For any institution trying to reduce the volume of garbage it produces, the food service operation is often the biggest challenge. Thanks to Piper Freeman '91C, director of the Dobbs Food Plaza, Emory is more than meeting that challenge.
During her five years at the Dobbs Food Plaza (first as assistant manager, then as director), Freeman has been searching for ways to cut down on the amount of refuse the food service operation generates while maintaining a high-quality product and convenience for students.
"Reduce, reuse and recycle is pretty much our motto here," said Freeman, an employee of Aramark food service. "We've tried to make the food service as environmentally friendly as we can. We strive to have china and silverware available all the time. We've moved all of our foam and to-go products to one place so that the customers have to find them if they really want them. We really try to make them understand that you only use foam and plastic utensils for to-go orders."
Another environmentally friendly change in the food plaza is the removal of trash cans in the dining area and the addition of a conveyor belt. "We took all the trash cans out of the dining room," Freeman said, "because when people would throw the items in the trash, we would then throw the trash in the dumpster. Then you would have all these 55-gallon trash bags going into a landfill. But when they put their trays on the conveyor belt, we take all the leftover food and paper goods and throw them into our pulper, which chops it all up and reduces the volume of waste by about 80 percent."
Moving the napkin holders from the area where diners pick up their tray carts to the dining tables prompted a sizable cut in the volume of paper napkins being thrown away, Freeman said. "Now they're not just grabbing a handful of napkins and throwing them away," she said. "They take only what they need at the table."
To reduce the number of disposable Styrofoam cups being thrown away, Freeman said the food plaza offers reduced prices on sodas and coffee for people who bring their own cups or mugs, sometimes known as Earth mugs. On Earth Day, Freeman offers some type of promotional activity involving Earth mug refills to promote environmental responsibility.
Ironically, Freeman said, peer pressure can work in favor of her environmental efforts in the food plaza. "I think students often become conscious of recycling and using Earth mugs because they see their friends doing it," she said. "When they see their friends eating on china instead of plastic, then they will eat on china too."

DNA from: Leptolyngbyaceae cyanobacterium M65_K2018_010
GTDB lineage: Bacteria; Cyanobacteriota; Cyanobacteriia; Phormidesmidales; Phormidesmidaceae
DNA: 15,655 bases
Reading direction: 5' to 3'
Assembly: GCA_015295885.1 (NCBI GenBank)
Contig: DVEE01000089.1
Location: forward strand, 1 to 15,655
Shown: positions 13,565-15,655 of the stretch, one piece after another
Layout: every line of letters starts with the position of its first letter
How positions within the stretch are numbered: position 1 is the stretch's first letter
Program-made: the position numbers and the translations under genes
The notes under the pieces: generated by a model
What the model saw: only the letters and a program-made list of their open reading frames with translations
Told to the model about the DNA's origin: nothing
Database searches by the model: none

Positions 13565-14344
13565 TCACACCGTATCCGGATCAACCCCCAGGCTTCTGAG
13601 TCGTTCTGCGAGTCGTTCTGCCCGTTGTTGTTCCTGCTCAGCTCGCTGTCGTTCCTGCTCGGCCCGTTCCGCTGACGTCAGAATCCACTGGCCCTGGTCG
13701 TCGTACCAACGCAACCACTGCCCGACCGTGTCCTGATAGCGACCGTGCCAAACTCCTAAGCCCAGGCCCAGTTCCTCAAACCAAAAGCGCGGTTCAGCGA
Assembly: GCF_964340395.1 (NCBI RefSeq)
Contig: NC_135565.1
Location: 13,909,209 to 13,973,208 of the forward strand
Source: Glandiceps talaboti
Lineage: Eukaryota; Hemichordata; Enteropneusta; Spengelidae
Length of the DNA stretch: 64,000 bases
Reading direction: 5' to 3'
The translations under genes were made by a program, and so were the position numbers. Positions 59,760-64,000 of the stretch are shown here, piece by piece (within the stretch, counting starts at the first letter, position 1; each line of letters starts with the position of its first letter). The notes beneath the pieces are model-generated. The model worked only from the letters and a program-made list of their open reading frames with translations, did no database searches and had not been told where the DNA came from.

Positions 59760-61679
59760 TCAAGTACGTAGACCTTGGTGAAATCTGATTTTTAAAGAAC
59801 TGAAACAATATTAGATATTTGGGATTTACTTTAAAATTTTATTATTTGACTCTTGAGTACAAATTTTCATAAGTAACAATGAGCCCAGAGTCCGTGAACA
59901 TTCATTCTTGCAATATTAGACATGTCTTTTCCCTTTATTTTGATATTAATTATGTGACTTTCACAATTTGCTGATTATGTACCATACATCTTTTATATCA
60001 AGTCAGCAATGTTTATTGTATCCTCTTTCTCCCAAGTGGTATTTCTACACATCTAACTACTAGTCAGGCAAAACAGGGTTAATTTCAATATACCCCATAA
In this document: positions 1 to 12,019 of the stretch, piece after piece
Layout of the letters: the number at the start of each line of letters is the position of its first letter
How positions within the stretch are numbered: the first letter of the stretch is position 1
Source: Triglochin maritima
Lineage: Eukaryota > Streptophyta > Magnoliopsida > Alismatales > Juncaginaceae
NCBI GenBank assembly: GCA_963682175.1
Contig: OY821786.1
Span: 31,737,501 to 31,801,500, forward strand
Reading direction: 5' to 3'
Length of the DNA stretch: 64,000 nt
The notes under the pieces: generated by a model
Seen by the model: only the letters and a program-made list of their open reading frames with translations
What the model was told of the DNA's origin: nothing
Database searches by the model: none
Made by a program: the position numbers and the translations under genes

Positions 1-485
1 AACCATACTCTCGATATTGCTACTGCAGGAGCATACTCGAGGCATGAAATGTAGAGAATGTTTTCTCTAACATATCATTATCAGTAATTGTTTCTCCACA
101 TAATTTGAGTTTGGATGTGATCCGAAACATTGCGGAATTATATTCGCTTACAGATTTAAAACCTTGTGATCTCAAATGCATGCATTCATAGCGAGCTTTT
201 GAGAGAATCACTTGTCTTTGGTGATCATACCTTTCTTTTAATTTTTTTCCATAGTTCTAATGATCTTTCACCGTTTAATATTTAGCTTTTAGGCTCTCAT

Keeping diners happy
Freeman's interest in preserving the environment dates back to the time before she came to Emory as an undergraduate. Food service management was not what Freeman expected to be doing prior to her 1991 graduation from Emory with a major in international relations and a minor in French. At the time, Freeman looked for a job in her field of study, but a tight job market made that search difficult. After noticing an ad for the assistant manager's job at the food plaza, Freeman decided to go for it.
"I was already familiar with the operation," she said. "I figured I would be the right person to be working with Emory students in providing them with what they want, because I had been here for four years already. I also wanted to learn how to work in management because I figured that my future would lie in a business-oriented career. Management and dealing with people is something that I enjoy doing."
After two years as assistant manager, Freeman was promoted to director of Dobbs Food Plaza. At roughly the same time, she was assisting in getting the newly renovated Cox Hall food court opened. She also was food services director for a summer girls camp in North Carolina two years ago.
As director, Freeman oversees an operation that feeds 3,000 people a day during the academic year. (Dobbs Food Plaza is closed during the summer.) She also is responsible for the Faculty Dining Room, which serves 100 faculty and staff per day for lunch.
In addition, Freeman attends meetings of the University's Food Advisory Committee about every three weeks during the academic year. The students who comprise the committee comment on the food service in Dobbs Food Plaza and other campus dining areas. "A good number of students attend those meetings," she said. "They make comments about the food, both positive and negative. We try to respond to the students' needs as quickly as we can."
Augmenting the feedback Freeman gets from the Food Advisory Committee are the ratings of "mystery diners" hired by Aramark and various vendors who secretly dine at the food plaza posing as everyday students or employees. "We really don't know who they are; it's totally random," she said. "They come through the line and grade the kind of experience they have. That helps us maintain the quality of our service and our food. We've gotten high scores on those. But they are random, so it's important to have that kind of quality all the time."
After completing an MBA some day, Freeman hopes to build upon her food service management experiences (such as keeping mystery diners happy) and ascend to even higher levels of management. For now, though, she'll just keep dishing out Emory cuisine with a heaping helping of environmental sensitivity.